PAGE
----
Oh, snip, snap, snoop!
Get off my big front stoop,
Or I'll tear my hair
In wild despair,
And burn you with hot soup!"
"My, that's a queer song for a good giant to sing," thought Uncle Wiggily. "But perhaps he just sings that for fun. I'm sure I'll find him a jolly enough fellow, when I get to know him."
Well, he went on a little farther, and pretty soon he came to the gate of the castle where the bad giant lived. The rabbit looked about, and saw no one there, so he kept right on, until, all of a sudden, he felt as if a big balloon had swooped down out of the sky, and had lifted him up. Higher and higher he went, until he found himself away up toward the roof of the castle, and then he looked and he saw two big fingers, about as big as a trolley car, holding him just as you would hold a bug.
"Oh, who has me?" cried Uncle Wiggily, very much frightened. "Let me go, please. Who are you?"
"I am the bad giant," was the answer, "and if I let you go now you'd fall to the ground and be killed. So I'll hold on to you."
"Are you the bad giant?" asked the rabbit. "Why, I thought I was coming to the good giant's house. Oh, please let me go!"
"No, I'm going to keep you," said the giant. "I just took the good giant's flag to fool you. Now, let me see, I think I'll just sprinkle sugar on you and eat you all up—no, I'll use salt—no, I think pepper would be better; I feel like pepper to-day."
So the bad giant started toward the cupboard to get the pepper caster, and poor Uncle Wiggily thought it was all up with him.
"Oh, I wish I'd never thought of coming to see any giant, good or bad," the rabbit gentleman said. "Now good-by to all my friends!"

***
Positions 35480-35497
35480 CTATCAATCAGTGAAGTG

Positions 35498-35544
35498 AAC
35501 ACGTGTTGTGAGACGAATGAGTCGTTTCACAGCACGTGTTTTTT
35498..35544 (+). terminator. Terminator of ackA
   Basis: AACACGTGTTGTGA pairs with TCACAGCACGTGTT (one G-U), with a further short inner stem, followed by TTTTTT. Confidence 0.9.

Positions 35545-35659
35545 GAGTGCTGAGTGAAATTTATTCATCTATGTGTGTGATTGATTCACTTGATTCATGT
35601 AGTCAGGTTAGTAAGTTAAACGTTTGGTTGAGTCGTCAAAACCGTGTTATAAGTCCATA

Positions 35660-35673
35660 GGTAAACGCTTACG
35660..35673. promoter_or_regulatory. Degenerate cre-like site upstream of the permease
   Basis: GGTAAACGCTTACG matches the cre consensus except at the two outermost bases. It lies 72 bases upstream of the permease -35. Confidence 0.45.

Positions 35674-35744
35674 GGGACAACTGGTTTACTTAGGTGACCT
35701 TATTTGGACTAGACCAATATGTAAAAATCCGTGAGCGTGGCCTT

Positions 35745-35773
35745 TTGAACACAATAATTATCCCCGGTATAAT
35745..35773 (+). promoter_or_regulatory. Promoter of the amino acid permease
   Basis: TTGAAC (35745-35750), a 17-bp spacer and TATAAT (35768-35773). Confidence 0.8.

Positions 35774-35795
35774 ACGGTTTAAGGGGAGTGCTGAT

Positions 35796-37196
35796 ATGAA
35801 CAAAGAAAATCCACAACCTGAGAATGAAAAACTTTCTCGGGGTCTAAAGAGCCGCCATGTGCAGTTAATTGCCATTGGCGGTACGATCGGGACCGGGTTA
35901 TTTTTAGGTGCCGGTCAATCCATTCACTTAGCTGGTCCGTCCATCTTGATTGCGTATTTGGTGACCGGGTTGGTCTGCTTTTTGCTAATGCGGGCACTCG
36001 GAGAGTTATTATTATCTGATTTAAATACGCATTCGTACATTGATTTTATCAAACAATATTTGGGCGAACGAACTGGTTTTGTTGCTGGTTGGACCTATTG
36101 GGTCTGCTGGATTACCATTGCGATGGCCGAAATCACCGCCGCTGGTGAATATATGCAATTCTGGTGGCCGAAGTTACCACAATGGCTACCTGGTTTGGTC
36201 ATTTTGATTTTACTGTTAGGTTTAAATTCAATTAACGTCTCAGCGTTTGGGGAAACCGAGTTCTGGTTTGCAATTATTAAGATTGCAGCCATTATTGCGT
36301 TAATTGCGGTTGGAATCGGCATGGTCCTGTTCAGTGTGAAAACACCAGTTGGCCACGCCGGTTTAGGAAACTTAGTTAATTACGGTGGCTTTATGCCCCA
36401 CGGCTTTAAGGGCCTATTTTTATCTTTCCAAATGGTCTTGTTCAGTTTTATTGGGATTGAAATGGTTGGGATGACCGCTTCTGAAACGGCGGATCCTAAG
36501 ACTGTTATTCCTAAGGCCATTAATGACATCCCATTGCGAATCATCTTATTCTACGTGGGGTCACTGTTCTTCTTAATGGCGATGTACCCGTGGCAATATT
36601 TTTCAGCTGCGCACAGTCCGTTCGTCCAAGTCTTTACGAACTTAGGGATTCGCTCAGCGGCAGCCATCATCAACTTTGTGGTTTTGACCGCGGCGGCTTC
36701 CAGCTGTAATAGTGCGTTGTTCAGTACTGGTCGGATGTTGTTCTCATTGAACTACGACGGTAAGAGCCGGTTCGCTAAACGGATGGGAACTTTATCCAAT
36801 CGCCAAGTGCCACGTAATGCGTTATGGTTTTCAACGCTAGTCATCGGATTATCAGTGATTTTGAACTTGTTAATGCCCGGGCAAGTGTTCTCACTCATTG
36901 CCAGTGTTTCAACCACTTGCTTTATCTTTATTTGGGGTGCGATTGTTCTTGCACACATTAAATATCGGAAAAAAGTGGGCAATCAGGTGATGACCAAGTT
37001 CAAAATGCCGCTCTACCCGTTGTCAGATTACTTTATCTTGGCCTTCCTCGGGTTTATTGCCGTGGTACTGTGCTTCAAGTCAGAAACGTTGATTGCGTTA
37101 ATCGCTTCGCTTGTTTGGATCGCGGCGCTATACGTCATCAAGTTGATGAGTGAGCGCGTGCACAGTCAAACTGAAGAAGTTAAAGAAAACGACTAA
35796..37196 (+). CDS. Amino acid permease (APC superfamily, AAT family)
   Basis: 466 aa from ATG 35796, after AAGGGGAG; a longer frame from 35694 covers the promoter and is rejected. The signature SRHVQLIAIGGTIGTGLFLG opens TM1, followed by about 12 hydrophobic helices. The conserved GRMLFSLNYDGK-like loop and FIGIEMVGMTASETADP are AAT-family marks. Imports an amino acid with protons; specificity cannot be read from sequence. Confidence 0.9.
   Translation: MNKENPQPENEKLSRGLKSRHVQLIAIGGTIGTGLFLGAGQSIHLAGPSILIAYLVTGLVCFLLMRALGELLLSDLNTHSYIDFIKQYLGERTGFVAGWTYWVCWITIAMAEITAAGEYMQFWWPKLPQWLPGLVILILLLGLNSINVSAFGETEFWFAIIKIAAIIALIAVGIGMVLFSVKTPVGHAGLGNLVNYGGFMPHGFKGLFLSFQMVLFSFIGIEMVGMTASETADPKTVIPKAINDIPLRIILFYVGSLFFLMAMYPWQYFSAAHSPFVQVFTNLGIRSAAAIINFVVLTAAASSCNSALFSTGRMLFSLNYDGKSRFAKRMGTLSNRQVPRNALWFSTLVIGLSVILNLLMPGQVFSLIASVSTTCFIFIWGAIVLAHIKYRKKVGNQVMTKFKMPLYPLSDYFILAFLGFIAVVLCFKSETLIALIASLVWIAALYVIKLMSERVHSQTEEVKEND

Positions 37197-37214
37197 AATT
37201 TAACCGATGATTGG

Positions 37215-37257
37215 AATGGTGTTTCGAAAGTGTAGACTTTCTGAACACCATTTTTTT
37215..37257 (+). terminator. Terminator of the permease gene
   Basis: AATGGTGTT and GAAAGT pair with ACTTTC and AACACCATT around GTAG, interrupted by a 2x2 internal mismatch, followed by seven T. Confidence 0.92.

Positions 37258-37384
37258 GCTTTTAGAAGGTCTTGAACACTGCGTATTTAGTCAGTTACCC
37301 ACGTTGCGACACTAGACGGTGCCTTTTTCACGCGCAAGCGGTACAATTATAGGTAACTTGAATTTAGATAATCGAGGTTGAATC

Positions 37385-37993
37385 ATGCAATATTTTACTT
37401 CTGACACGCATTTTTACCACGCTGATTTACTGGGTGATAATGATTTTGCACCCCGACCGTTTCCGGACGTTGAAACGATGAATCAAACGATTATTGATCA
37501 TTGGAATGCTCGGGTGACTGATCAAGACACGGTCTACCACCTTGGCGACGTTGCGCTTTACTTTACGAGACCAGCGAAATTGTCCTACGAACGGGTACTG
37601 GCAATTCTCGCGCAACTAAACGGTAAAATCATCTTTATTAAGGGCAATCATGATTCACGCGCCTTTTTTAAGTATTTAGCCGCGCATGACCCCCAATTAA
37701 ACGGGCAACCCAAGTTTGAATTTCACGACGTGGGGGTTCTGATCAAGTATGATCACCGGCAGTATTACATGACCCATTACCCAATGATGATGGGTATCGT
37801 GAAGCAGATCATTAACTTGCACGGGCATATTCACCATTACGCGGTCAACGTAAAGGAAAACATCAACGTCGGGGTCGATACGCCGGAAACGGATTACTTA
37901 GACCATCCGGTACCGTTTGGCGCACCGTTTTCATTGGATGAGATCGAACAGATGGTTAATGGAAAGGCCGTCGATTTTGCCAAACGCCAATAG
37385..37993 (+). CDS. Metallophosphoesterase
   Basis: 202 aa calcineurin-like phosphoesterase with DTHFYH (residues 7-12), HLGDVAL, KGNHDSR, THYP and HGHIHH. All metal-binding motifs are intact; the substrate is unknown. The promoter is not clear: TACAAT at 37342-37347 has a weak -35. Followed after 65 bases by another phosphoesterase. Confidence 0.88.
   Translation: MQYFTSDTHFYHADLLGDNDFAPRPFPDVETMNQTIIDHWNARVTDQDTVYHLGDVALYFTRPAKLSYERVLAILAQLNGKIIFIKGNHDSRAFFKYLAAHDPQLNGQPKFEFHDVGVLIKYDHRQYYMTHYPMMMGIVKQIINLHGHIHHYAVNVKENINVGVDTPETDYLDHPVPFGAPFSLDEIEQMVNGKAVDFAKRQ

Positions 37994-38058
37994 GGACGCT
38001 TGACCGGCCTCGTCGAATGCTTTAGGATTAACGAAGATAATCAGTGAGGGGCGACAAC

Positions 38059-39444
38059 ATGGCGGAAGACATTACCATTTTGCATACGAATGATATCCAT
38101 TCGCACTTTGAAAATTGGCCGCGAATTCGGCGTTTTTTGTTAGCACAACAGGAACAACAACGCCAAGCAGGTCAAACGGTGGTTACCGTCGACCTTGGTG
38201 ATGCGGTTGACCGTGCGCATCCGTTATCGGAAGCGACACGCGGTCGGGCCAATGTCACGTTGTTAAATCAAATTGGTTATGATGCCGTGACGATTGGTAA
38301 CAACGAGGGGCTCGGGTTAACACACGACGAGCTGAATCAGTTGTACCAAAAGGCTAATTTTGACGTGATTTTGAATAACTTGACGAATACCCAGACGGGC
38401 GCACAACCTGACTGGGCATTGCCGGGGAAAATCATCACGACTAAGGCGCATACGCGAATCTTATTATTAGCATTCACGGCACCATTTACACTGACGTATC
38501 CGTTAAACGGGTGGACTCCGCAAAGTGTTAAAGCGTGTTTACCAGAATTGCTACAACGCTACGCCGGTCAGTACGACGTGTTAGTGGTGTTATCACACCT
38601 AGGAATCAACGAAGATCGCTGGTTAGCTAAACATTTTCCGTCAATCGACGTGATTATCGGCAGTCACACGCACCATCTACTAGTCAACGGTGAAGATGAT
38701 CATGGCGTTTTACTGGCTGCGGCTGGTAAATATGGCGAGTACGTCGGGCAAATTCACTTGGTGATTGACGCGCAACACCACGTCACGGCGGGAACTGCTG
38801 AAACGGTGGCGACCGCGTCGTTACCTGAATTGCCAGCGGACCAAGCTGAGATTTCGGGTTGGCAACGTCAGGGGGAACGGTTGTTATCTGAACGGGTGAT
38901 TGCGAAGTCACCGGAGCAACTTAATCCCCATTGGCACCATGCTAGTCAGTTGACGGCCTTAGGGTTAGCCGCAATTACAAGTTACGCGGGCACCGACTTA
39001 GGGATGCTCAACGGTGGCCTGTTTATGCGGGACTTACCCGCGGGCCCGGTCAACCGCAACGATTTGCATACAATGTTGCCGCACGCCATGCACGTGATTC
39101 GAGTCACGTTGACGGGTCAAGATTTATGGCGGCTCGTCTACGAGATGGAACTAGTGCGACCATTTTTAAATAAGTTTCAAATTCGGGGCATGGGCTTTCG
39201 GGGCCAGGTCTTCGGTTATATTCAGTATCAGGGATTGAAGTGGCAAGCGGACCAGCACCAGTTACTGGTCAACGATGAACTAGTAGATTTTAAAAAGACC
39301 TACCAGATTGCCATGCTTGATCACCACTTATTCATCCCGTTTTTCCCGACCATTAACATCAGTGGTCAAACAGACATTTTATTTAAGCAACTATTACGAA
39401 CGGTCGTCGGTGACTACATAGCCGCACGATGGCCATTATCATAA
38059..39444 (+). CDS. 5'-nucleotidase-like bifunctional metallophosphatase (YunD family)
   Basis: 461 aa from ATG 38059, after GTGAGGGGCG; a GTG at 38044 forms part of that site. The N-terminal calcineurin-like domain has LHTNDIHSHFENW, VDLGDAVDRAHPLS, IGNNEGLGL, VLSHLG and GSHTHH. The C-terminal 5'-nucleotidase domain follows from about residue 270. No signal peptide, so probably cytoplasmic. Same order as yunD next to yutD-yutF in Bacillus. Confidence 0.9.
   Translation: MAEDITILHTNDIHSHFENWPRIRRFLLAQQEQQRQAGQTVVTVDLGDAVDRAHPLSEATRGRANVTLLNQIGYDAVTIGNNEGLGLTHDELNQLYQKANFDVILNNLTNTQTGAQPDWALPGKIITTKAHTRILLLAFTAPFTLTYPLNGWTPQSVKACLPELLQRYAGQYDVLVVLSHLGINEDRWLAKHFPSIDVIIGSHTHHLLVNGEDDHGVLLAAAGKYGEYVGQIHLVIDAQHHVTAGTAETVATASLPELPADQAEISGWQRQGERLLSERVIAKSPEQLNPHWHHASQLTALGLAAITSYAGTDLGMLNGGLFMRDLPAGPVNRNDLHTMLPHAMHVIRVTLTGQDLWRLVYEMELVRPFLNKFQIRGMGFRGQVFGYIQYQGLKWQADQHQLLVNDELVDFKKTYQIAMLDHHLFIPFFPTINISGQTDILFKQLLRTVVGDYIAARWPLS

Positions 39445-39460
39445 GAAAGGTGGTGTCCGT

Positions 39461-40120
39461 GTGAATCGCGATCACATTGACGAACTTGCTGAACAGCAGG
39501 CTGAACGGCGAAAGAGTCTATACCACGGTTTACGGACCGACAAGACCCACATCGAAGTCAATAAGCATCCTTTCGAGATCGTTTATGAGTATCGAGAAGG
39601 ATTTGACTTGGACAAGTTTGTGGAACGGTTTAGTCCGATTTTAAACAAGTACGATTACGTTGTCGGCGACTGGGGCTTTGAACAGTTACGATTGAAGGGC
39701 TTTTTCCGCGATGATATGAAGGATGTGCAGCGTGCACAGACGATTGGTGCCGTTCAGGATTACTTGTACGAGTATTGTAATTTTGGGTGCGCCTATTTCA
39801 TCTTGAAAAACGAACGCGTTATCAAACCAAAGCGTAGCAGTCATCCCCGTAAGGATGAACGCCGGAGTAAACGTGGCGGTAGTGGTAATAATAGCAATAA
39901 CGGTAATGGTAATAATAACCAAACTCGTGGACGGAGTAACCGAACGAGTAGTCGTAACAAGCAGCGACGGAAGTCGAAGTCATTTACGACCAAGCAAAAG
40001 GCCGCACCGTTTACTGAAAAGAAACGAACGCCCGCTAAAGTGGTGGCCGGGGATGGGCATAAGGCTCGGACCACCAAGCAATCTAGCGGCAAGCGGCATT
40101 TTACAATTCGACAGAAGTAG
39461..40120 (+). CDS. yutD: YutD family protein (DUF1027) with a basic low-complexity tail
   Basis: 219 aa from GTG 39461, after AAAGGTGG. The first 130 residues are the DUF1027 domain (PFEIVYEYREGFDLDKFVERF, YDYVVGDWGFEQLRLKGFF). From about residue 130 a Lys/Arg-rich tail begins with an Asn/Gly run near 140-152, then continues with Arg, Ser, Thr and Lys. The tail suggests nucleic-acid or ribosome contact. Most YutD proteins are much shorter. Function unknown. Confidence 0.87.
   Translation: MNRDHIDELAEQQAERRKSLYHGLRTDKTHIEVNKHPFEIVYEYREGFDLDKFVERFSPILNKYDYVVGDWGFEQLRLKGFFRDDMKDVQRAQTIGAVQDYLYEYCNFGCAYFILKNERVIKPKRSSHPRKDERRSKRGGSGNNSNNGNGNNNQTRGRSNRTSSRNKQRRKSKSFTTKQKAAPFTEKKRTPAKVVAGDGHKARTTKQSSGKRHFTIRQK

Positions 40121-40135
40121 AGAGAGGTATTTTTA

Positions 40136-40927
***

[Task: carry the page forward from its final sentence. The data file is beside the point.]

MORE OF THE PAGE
"Hum! Let me see," spoke the bad giant, standing still. "Pepper—no, I think I'll put some mustard on you—no, I'll try ketchup—no, I mean horseradish. Oh, dear, I can't seem to make up my mind what to flavor you with," and he held Uncle Wiggily there in his fingers, away up about a hundred feet high in the air, and wondered what he'd do with the old gentleman rabbit.
And it's a good thing he didn't eat him right away, for that was the means of saving Uncle Wiggily's life. Right after breakfast the good giant found out that his bad neighbor had taken his flag, so he went and told the ants all about it.
"Oh, then Uncle Wiggily must have been mixed up about the flag, and he has gone to the wrong place, and he'll be eaten," said the big ant. "We must save him. Come on, everybody!"
So all the ants hurried along together, and crawled to the castle of the bad giant, and they got there just as he was putting some molasses on Uncle Wiggily to eat him. And those ants crawled all over the giant, on his legs and arms, and nose and ears and toes, and they tickled him so that he squiggled and wiggled and squirreled and whirled, and finally he let Uncle Wiggily fall on a feather bed, not hurting him a bit, and the rabbit gentleman hopped safely away and the ants crawled with him far from the castle of the bad giant.
So Uncle Wiggily was saved by the ants, and in case the trolley car doesn't run over my stick of peppermint candy, and make it look like a lolly-pop, I'll tell you soon about Uncle Wiggily and the good giant.